The doors close, the lights dim, and as the television screens light up the room goes silent. To the left of the audience is a table with trays of cupcakes decorated with an 18th-century American flag; to the right stands the creative director of Assassin’s Creed III, discreet, not drawing any attention to himself. At the front of the room is the first Assassin’s Creed III gameplay footage to ever be shown outside of Ubisoft. The director is nervous, the audience is focused, the cupcakes are delicious.
“The hate mail has already begun!” says Assassin’s Creed III’s creative director, Alex Hutchinson.
We’re sitting in a park with Hutchinson days before the official Assassin’s Creed III preview event. He’s calm, laid back, and speaking to a fellow Australian has brought out the Aussie accent that his years in the US and Quebec have tried to stamp out. At this point the world has only seen one piece of art for the game: that of a Native American assassin against an American flag. We only know that the game takes place during the American Revolution and that the lead character’s name is Connor (his native name is Ratohnhaké:ton). Those are the only things that have been revealed.
“The internet is a wonderful place filled with opinions,” Hutchinson laughs.
“I get spammed on Facebook and email all day. It’s always been a bit like that once they know who you are and what game you’re working on, but this one seems particularly hot.”
Having inherited one of the biggest series in gaming, Hutchinson admits there was a bit of fear at the beginning of the project over how players would respond to the game. If he changed too little, he’d be accused of allowing the series to stagnate; if he changed too much, there would be blood. His team put their fears aside and made a game that Hutchinson believes is fresh and reinvigorates the series. Among the changes is a move across the Atlantic from Europe to 18th-century America, which has been the cause of much community uproar.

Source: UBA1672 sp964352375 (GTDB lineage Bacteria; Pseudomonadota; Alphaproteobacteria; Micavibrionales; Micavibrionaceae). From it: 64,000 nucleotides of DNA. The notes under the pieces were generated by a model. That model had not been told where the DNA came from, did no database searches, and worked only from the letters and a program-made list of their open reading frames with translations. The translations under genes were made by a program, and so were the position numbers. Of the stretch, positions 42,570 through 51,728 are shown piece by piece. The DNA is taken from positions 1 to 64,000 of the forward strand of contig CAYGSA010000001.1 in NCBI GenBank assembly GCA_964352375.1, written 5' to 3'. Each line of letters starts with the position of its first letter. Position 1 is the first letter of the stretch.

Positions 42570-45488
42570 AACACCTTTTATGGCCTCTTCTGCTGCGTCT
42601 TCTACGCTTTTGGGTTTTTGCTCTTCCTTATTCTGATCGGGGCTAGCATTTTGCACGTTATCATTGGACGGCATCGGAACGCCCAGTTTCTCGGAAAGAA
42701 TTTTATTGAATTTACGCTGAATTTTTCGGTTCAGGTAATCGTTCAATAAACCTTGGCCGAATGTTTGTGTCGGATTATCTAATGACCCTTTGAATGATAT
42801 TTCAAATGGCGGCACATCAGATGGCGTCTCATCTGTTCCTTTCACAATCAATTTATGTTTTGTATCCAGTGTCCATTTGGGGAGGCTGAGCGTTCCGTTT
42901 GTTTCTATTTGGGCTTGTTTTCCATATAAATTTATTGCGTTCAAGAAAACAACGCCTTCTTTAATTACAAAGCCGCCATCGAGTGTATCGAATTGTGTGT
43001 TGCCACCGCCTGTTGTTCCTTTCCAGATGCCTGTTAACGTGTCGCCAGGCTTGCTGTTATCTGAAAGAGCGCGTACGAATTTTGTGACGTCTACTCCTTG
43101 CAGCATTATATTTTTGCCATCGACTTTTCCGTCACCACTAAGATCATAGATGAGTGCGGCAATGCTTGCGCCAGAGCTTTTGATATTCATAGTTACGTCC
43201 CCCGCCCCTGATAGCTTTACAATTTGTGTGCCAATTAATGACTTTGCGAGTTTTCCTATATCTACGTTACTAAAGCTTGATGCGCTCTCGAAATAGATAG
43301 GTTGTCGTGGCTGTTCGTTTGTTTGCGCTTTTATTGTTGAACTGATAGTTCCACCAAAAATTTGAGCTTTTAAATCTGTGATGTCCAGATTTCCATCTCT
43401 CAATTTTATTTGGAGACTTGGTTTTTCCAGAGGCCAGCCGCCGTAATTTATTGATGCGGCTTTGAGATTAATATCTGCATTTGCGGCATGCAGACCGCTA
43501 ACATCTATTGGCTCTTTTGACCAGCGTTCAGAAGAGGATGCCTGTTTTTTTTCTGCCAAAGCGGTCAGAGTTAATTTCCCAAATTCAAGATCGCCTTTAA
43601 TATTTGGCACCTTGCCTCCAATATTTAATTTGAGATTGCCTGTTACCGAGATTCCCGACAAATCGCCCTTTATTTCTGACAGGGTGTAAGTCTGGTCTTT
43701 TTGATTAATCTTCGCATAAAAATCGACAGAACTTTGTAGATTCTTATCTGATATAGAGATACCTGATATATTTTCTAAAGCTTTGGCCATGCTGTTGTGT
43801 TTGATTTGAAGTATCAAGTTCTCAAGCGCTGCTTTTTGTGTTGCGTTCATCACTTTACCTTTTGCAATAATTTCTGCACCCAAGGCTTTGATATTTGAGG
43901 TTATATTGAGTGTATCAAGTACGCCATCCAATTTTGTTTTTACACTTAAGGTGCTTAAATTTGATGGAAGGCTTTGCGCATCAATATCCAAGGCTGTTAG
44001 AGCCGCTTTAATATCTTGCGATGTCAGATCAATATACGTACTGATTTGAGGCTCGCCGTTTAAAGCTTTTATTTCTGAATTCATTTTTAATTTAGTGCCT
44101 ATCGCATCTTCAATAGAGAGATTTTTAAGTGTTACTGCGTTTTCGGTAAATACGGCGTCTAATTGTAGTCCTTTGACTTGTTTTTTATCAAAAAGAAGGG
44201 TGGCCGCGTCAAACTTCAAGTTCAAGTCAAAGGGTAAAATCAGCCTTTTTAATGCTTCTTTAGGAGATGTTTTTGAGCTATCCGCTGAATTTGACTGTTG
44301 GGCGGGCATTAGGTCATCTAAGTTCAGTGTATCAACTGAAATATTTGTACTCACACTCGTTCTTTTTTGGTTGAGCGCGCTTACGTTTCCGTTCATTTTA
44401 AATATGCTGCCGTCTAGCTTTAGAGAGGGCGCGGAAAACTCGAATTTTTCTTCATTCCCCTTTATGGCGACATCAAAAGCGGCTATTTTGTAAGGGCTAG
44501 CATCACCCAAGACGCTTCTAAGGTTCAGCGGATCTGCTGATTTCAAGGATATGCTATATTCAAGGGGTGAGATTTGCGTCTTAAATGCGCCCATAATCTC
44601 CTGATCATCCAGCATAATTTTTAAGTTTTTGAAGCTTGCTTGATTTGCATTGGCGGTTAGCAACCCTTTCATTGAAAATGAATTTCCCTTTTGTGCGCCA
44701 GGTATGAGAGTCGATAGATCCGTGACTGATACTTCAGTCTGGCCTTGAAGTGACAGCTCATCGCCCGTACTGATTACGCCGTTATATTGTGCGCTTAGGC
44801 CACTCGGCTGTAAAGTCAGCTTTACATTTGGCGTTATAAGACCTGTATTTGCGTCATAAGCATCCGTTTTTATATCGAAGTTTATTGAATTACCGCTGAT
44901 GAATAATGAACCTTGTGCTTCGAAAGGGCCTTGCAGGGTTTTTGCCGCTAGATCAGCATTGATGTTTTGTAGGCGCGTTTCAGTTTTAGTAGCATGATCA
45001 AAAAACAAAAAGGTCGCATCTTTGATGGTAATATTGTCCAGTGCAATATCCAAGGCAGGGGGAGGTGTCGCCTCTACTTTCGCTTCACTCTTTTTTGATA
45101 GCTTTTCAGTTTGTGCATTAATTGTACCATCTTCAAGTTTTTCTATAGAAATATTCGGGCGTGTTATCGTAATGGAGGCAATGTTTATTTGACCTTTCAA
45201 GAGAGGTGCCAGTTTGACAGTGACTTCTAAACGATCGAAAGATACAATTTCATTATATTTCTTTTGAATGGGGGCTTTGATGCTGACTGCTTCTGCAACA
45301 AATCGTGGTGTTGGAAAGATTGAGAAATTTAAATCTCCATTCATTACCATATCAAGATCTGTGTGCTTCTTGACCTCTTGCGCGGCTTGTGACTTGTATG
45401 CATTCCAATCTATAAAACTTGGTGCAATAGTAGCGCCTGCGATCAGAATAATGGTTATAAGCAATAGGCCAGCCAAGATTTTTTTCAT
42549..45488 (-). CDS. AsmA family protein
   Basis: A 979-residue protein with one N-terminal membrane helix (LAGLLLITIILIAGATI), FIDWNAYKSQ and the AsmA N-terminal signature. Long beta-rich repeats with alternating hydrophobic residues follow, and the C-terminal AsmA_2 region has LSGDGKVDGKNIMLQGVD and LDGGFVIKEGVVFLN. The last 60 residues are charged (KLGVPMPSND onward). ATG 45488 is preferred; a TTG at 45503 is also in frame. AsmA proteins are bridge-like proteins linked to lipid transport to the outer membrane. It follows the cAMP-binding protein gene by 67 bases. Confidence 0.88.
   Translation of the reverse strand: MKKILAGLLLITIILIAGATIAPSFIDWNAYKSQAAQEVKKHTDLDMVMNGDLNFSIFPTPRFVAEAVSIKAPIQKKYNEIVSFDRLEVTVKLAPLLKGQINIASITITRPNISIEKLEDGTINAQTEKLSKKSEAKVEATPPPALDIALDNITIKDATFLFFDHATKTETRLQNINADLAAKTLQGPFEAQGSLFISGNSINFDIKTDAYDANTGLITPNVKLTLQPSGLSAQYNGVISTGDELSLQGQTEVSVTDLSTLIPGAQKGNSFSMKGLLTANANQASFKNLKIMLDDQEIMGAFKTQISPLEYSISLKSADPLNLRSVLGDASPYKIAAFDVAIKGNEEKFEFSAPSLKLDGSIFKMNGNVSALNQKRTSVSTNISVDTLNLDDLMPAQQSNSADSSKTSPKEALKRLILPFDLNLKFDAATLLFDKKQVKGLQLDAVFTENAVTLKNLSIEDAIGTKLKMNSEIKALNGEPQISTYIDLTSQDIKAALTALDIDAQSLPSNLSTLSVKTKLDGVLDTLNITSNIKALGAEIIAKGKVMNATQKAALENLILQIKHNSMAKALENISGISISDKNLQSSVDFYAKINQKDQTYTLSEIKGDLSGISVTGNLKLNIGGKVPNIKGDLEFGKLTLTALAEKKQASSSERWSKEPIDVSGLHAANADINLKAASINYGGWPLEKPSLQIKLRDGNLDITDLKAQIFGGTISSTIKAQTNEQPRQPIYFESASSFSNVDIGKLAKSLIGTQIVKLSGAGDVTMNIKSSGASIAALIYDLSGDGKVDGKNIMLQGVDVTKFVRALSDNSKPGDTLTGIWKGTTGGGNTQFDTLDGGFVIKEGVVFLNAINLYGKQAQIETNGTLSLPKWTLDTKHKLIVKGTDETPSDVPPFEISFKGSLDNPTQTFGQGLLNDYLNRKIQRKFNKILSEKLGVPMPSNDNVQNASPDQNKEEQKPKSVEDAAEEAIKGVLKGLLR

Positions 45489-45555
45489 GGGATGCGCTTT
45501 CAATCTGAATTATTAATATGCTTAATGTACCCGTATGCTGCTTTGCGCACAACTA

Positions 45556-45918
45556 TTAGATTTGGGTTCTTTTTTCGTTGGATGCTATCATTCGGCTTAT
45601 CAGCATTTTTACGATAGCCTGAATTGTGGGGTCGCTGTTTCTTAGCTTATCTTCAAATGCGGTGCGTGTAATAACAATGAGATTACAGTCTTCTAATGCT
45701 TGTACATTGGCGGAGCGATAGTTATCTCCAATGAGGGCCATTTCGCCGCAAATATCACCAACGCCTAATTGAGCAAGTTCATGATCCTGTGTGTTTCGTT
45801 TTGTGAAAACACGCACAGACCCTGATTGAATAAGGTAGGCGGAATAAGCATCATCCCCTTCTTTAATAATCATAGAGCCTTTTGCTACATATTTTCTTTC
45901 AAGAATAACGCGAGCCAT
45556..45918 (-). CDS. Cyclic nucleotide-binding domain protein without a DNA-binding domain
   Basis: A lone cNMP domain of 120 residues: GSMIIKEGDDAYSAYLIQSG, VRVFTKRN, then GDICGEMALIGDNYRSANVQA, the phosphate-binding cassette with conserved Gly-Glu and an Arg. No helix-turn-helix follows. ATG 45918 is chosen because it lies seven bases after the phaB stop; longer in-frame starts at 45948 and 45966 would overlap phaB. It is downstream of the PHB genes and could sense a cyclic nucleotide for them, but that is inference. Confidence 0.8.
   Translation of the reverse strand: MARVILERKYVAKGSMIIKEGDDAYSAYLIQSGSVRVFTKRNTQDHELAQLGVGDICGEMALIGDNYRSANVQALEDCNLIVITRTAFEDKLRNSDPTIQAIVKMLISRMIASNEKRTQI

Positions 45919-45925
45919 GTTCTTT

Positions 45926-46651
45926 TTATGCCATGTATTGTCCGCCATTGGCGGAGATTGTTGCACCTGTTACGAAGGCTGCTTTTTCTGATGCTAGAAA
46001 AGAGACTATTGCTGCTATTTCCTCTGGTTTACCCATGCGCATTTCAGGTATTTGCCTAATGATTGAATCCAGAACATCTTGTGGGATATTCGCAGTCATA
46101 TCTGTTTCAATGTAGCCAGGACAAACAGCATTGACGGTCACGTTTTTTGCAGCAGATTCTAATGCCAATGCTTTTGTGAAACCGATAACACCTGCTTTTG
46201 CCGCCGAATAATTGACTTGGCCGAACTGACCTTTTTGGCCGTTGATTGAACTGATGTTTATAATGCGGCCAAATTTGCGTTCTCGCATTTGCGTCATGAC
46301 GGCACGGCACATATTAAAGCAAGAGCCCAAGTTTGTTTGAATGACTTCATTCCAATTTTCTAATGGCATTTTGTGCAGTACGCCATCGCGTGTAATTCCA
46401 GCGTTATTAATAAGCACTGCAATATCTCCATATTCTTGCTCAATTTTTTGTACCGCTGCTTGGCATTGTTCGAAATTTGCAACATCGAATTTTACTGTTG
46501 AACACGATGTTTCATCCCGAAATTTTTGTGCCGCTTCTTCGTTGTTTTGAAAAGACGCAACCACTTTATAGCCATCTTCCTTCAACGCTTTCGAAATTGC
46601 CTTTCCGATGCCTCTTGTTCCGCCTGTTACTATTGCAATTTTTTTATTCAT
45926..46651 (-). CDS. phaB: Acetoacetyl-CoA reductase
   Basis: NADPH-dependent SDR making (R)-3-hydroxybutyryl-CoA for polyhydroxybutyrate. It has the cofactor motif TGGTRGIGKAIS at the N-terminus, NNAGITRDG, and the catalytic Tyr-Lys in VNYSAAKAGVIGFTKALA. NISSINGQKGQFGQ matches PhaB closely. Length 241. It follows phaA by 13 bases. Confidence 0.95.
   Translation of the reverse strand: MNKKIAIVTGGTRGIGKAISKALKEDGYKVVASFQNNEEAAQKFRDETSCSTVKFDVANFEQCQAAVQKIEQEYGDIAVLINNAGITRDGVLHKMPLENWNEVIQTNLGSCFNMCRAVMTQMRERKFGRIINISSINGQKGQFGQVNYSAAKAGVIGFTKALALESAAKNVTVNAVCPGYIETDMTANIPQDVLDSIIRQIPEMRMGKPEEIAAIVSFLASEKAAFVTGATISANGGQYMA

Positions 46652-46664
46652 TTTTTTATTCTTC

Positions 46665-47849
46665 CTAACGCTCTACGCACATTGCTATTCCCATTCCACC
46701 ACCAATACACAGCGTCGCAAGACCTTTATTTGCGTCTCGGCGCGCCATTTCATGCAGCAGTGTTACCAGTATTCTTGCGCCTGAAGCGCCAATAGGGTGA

“The thing we keep saying is the America of the 18th century is not the modern America,” he says.
“It’s kind of funny that it’s called the American Revolution because at this point there is no America. The British joked at the time that the American Revolution was a civil war fought on foreign soil. It’s a huge moment for America — it’s the founding of the country — for the rest of the world, it’s the seeds of the American century.
“We really believe it’s a relevant story, not just for America, but for the entire world.”
A Collision Of Two Fantasies
Back in the preview room a Native American assassin walks discreetly through a bustling town. From behind, his movements are indistinguishable from previous assassins. He is unperturbed by a robbery in the streets, he doesn’t apologise when he walks into people, and he transitions into a series of sprints, leaps, climbs and flips when he is spotted somewhere he shouldn’t be. This America looks nothing like it does today.
Out in the wild, Connor walks through woods and forests, reacting to the elements. He struggles to wade through thick snow in the middle of winter, his movement is fast and uninterrupted during the clear days of spring, and he is always on the lookout for the wildlife whose territory he stands on. Nature is everywhere, and where Assassin’s Creed III lacks the stunning architecture of Europe during the Renaissance, it makes up for it with a natural environment that consumes the player. This America looks nothing like it does today.
“Assassin’s Creed is kind of two fantasies colliding, one being the fantasy of being an assassin, the other being a historical tourist,” Hutchinson says.
“This America of the 18th century is not as built-up as it is now; it’s certainly not as built-up as the European cities we’re used to seeing in the past. Nature is a much more potent force, so what we want to do is create an assassin who is as nimble and agile in the woods as previous assassins were in the city."
Hutchinson says that the team are making forests that are actual playgrounds — unlike other games where trees might as well be lamp posts — the trees, cliffs, and rivers in Assassin’s Creed III will be gameplay surfaces that allow the player to experiment.
You Have Never Seen 18th-Century America Like This Before
Flashbacks to the present aside, Assassin’s Creed III’s 18th-century setting will be the most modern time period ever explored in an Assassin’s Creed game. This alone has been the cause of much foot-stomping within gaming communities: America is boring! Who cares about the patriots! Boston is not as beautiful as Florence! I don’t want to play as Abraham Lincoln! Some fans, it seems, are a bit confused.